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City Attorney recommends reworking proposed short-term rental ordinance

City Attorney Roger Morgan recommended to draft new and different language for the City of Mountain Home’s proposed short-term rental ordinance.

“I’m not a real big fan of not allowing them in R-1 zoning unless you come before and get a special variance,” said Morgan. “There’s been mention of this court case–  the court case doesn’t really deal with what y’all are doing. That deals with protected covenants within a subdivision. It is not a city trying to regulate.”

The ordinance, which had its second reading this past Thursday, prohibits short-term rentals in R-1 residential areas, effectively banning them. The Arkansas State Supreme Court’s 2018 decision deemed private residences that are rented short-term as non-commercial businesses.

“While there hasn’t been a case through the Arkansas Supreme Court that comes down and says a city can’t regulate; I think it’s probably challengeable if you try to outlaw them in specific districts,” said Morgan.

Morgan suggested some ‘simple regulation’ ensuring the City knows where each short-term rental is, make certain they are paying the sales tax like other lodgings, and potentially requiring a safety inspection which he says isn’t necessarily a bad idea.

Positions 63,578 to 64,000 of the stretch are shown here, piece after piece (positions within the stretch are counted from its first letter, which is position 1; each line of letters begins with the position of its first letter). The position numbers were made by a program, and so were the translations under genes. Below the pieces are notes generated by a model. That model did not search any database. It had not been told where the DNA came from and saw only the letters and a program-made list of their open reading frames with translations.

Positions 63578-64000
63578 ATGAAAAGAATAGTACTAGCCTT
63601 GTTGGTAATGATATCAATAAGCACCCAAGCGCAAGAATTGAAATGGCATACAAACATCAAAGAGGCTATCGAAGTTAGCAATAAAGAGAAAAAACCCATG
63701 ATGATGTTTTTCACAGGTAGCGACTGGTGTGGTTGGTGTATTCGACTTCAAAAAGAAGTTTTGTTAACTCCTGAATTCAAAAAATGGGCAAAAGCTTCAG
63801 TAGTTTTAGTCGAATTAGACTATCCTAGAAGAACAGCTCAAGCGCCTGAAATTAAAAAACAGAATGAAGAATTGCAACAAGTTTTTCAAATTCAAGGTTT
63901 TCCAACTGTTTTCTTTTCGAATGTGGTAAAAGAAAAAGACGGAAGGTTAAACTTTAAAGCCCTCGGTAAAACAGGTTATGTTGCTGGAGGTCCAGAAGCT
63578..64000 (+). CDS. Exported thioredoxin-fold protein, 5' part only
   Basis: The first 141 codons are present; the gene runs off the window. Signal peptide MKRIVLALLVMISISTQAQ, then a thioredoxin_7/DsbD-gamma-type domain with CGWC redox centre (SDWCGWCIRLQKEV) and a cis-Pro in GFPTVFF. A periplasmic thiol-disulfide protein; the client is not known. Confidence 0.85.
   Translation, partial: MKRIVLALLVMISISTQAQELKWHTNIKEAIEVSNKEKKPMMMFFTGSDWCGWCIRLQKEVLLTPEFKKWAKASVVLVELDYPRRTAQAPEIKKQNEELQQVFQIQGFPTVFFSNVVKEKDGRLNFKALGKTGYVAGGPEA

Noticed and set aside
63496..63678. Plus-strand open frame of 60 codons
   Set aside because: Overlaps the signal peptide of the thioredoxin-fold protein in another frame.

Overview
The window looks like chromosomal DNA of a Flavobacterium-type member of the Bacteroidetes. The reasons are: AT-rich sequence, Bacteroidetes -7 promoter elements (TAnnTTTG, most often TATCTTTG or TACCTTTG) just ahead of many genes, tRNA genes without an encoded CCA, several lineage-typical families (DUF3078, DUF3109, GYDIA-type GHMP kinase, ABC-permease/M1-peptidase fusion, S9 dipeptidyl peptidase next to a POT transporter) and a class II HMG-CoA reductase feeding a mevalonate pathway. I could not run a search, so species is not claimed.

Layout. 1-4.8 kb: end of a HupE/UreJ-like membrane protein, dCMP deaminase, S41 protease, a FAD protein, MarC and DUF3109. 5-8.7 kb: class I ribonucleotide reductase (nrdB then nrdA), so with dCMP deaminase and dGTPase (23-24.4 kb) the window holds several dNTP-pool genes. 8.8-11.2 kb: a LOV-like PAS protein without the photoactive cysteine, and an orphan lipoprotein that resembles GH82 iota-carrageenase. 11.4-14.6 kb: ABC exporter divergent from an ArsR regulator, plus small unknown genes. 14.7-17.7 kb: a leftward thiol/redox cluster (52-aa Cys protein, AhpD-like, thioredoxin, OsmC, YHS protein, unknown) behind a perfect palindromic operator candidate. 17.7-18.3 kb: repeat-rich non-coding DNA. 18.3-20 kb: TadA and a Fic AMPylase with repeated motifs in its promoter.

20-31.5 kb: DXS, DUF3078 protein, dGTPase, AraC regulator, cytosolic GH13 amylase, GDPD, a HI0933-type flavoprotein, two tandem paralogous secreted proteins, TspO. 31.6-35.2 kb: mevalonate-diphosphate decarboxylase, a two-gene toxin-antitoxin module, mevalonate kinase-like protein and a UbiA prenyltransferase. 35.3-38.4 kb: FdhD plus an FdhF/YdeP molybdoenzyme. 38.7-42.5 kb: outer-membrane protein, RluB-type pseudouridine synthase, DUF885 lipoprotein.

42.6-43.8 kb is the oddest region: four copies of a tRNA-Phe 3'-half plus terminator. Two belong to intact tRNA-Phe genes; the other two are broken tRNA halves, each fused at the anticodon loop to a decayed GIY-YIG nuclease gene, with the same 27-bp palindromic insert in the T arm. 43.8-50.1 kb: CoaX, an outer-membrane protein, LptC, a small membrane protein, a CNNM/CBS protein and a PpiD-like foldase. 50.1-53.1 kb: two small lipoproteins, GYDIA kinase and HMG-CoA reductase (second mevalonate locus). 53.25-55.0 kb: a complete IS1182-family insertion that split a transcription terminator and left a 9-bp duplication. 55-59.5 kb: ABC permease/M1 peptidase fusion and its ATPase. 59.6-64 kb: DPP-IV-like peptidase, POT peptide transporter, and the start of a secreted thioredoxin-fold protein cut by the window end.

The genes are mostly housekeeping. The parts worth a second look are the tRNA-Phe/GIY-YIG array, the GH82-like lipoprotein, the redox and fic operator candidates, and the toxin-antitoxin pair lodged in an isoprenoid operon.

City Council expressed their intention to let the current proposed ordinance die after its third reading, while Morgan drafts a new proposed ordinance based on what other cities in Arkansas are doing.

In Spring of 2021, the City of Fayetteville, Arkansas began requiring hosts, or short-term rental operators, to obtain a permit and also established “density caps” on how many short-term rentals can operate in a multifamily building and in the city as a whole via zoning. Fayetteville does require proof of vacation rental or short-term rental insurance coverage, as well as proof of ownership.

Hosts in Fayetteville must also submit to a building inspection, ensuring a 16-point safety check.

In an effort to conserve permanent housing in Fayetteville, their ordinance states that no more than 2% of the city’s residential units may be short-term rentals unoccupied by a permanent resident, or what they deem a “Type 2” rental. “Type 1” rentals still have a full-time residency where the owner or occupant may rent out a room in their home.

Ordinances for major municipalities to the West of Mountain Home may seem over-the-top and consume a lot of city resources when compared to big cities to the East such as Memphis.

The City of Memphis, Tennessee took a different and more direct approach and reached out to short-term rental companies like Airbnb and VRBO for information. Both companies now share data of all rental properties and their hosts within city limits. No business license or building inspection is required.

Additionally, Memphis’ hotel tax is collected from the renter automatically, with Airbnb making automatic monthly deposits to the City of Memphis for all tax collected for that period.

“The public has a right to know, I mean, if my neighbor is renting out a short-term rental, I’d like to know,” said City Councilman Jim Bodenhamer. “I’m not against it, I just want some regulation.”

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